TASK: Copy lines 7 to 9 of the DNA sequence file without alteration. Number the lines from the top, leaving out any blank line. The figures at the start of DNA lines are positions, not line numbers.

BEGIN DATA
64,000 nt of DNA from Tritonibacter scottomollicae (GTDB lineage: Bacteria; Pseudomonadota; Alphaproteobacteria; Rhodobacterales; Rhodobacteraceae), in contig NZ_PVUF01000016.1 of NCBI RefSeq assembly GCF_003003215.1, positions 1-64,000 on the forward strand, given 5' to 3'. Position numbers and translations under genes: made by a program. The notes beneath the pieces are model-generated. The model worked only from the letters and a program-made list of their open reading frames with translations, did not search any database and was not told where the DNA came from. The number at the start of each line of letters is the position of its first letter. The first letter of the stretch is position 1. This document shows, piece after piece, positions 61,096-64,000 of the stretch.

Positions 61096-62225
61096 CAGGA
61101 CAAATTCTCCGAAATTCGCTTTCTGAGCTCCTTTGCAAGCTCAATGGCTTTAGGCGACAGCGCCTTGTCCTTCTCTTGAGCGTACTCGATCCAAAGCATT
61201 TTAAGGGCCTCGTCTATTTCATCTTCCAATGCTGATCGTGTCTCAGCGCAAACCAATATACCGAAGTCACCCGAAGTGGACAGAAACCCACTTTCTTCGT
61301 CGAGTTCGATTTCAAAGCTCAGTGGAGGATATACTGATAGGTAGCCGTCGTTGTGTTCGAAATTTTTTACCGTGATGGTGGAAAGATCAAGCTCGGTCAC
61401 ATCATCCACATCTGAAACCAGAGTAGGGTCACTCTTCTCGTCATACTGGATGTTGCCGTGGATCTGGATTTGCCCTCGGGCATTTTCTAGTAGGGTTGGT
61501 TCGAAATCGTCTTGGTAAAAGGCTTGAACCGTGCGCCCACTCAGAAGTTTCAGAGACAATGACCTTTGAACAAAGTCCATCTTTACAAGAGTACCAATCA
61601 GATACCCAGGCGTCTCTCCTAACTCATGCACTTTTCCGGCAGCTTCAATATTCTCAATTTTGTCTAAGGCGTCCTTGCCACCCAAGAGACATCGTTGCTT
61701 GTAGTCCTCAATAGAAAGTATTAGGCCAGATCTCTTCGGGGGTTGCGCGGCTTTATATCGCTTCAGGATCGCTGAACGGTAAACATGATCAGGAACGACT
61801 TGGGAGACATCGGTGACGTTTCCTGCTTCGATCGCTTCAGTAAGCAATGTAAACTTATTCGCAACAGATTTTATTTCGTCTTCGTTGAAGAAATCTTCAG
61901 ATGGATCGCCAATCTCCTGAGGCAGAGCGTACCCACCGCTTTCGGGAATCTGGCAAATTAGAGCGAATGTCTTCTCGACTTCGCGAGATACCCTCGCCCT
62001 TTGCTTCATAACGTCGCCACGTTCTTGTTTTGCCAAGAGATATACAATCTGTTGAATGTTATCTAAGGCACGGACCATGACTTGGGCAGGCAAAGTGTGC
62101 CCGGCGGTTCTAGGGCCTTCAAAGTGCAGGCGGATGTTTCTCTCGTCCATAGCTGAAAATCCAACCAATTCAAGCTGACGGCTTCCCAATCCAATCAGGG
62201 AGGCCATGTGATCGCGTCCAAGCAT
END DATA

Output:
61401 ATCATCCACATCTGAAACCAGAGTAGGGTCACTCTTCTCGTCATACTGGATGTTGCCGTGGATCTGGATTTGCCCTCGGGCATTTTCTAGTAGGGTTGGT
61501 TCGAAATCGTCTTGGTAAAAGGCTTGAACCGTGCGCCCACTCAGAAGTTTCAGAGACAATGACCTTTGAACAAAGTCCATCTTTACAAGAGTACCAATCA
61601 GATACCCAGGCGTCTCTCCTAACTCATGCACTTTTCCGGCAGCTTCAATATTCTCAATTTTGTCTAAGGCGTCCTTGCCACCCAAGAGACATCGTTGCTT